Before becoming a teacher, I worked in television production for almost a decade. One of the first lessons I learned during my career taught me a valuable lesson, not just about television, but about life.
My first job in television station was a videotape operator for the 10:00 newscast. This was before everything was digital. You had numerous videotapes for each broadcast and only four tape decks to play the tapes. After each story aired, you would have to play the next tape, rewind the previously played tape for the next newscast, and switch tapes.
A colleague showed me what to do for two nights, then handed the job over to me. The first few stories went smoothly. Then the stories started to go at an increasingly fast pace. After the ninth or tenth story, my mind was going faster than my hands, and I rewound a tape while it was still on the air. Tens of thousands of people saw my blunder on live television.
I thought that was the end of my career in television. I looked over at my colleague for some encouraging words and he said, “Bet you won’t make that mistake again.” Despite his lack of empathy, he was absolutely right. I learned from that mistake and never repeated it.
I thought about this technology blunder as many educators, myself included, prepare to make a shift towards online learning.
When new technology is used, mistakes are not only possible, they are probable. That’s why it is important to embrace situations like this with the right mindset. These are a three ideas I’m going to try and keep in mind during this journey.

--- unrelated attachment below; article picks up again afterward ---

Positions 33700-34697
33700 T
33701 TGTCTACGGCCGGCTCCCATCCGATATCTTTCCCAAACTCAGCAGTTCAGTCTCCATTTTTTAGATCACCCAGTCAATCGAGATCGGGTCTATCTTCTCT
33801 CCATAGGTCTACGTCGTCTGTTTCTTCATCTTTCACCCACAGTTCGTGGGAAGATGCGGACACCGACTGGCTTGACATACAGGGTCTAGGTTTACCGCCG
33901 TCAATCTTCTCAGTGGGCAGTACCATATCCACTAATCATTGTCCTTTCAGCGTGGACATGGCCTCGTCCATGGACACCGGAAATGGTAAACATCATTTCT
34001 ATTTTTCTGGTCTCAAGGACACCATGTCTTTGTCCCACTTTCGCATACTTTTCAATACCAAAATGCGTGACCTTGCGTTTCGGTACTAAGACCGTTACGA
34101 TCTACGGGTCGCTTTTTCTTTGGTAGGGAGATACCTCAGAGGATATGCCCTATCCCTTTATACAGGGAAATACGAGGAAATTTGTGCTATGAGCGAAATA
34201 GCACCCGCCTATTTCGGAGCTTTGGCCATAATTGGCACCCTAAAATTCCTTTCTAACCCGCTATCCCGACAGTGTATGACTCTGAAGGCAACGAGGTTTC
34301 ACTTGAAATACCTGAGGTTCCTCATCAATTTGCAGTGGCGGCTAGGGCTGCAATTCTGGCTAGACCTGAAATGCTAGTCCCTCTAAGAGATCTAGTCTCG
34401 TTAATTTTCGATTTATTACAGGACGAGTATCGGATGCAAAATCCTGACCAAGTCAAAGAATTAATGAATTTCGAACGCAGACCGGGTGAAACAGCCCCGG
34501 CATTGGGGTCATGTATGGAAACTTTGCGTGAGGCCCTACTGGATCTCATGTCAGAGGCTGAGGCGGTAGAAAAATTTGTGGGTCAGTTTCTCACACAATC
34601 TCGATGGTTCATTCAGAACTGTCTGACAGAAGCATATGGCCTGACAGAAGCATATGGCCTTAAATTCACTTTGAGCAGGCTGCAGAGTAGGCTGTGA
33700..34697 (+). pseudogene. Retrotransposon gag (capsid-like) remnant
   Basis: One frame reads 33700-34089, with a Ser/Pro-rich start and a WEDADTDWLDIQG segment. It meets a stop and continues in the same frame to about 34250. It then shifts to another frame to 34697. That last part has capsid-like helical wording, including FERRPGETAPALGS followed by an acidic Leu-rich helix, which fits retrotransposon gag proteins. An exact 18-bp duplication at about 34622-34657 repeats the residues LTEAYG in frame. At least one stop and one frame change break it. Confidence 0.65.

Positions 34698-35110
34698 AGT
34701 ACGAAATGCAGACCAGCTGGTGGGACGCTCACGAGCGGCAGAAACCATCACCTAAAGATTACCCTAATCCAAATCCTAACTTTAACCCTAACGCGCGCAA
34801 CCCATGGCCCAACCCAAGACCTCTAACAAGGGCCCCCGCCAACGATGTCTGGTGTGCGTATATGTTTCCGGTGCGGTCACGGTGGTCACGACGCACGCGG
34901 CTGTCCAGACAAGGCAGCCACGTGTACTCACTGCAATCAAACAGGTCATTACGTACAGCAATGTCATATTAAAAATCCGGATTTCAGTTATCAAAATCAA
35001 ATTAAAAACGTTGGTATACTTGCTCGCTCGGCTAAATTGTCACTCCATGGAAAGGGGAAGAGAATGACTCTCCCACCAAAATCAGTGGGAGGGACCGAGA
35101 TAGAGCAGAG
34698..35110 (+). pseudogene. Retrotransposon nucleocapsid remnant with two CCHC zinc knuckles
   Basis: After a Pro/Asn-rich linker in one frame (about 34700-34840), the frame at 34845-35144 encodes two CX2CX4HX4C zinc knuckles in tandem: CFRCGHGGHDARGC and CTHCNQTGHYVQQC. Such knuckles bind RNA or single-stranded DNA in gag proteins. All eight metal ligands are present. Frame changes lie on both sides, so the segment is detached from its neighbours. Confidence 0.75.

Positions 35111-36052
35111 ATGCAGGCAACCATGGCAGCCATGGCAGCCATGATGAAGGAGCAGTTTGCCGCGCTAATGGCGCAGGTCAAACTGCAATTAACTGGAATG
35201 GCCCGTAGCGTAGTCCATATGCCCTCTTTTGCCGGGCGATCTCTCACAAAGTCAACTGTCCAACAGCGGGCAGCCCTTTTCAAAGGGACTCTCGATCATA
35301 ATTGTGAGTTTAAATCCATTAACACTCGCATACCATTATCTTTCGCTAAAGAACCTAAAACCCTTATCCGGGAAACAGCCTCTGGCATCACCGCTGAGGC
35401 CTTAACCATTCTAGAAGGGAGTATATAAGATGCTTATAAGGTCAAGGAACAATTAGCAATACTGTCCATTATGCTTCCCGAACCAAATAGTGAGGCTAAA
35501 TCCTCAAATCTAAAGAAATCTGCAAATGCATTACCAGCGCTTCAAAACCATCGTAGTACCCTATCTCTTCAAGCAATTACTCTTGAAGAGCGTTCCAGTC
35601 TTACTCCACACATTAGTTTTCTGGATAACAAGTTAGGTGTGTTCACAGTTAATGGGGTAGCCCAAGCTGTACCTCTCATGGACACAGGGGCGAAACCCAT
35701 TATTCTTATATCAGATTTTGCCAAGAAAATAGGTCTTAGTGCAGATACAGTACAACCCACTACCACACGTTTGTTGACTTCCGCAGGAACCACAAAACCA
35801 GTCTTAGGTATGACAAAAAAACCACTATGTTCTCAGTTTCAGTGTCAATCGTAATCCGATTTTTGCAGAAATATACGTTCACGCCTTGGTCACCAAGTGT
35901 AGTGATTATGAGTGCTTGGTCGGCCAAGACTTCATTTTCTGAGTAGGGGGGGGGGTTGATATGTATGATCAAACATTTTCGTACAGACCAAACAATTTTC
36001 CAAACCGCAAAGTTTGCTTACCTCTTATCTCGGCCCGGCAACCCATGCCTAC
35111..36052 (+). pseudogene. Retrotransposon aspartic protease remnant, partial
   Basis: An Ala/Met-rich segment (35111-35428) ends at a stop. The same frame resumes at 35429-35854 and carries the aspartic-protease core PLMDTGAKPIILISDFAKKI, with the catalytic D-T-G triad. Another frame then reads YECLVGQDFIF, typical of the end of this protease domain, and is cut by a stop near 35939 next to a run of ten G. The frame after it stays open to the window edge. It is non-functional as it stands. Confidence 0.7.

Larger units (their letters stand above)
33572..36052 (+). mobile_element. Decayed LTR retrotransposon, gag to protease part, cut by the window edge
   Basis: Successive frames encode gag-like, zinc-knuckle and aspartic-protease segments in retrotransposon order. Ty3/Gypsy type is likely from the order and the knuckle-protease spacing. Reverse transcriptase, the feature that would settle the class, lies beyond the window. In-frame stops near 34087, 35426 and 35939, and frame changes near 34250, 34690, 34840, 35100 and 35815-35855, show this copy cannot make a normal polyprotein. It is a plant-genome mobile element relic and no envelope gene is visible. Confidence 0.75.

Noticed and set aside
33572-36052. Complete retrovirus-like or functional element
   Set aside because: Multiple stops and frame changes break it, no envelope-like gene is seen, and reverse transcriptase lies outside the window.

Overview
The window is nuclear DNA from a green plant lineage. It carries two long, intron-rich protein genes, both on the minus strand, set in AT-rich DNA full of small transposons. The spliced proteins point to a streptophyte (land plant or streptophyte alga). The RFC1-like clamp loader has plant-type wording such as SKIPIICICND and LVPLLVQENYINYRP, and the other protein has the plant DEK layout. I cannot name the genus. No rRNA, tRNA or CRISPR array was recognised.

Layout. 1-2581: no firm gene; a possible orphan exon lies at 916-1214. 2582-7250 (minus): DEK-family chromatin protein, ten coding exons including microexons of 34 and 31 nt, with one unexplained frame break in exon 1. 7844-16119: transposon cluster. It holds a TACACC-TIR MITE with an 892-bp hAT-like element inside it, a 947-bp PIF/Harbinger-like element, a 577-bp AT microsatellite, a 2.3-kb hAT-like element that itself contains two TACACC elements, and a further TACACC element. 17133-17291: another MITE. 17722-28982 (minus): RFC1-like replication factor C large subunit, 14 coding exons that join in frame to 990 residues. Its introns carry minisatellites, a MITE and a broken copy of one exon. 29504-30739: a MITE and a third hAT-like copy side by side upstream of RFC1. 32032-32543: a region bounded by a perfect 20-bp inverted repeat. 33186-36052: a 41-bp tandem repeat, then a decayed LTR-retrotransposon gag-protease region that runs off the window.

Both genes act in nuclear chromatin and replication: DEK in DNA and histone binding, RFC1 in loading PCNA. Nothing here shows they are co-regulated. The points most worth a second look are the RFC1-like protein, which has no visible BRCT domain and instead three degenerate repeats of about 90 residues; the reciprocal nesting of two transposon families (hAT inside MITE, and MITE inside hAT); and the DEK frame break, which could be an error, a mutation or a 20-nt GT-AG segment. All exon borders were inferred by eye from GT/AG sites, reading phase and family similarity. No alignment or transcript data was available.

Things will go wrong
Things will go wrong, and that’s okay. Teachers, students, and parents are using technology which may be new to them. It is important to be honest with all stakeholders (students, parents, and colleagues) and acknowledge that things might not go according to plan, but we’ll all work together to get through this.
Learn from mistakes
Mistakes will happen. Try to learn from these opportunities and grow as an educator. The legendary football coach Bear Bryant said, “When you make a mistake, there are only three things you should ever do about it: admit it, learn from it, and don’t repeat it.” That’s a pretty good approach to take.
Fear should not paralyze progress
While I think it is important to move slowly into this unchartered water, the fear of failure should not prevent us from trying something new. I’m trying a few things with my fourth graders, and I’m not completely sure they will work. That’s okay. They are good lessons, and I don’t want my reluctance to prevent my students from experiencing valuable learning opportunities. It is a delicate balance between trying too many new ideas and finding new strategies which will benefit my students during this unprecedented time.
Everybody has their own comfort level with technology. Regardless of where you are on that continuum, I know you’re going to be just the teacher your students need during this difficult time. It might not be perfect, but your willingness to try a new approach will create a wonderful learning environment.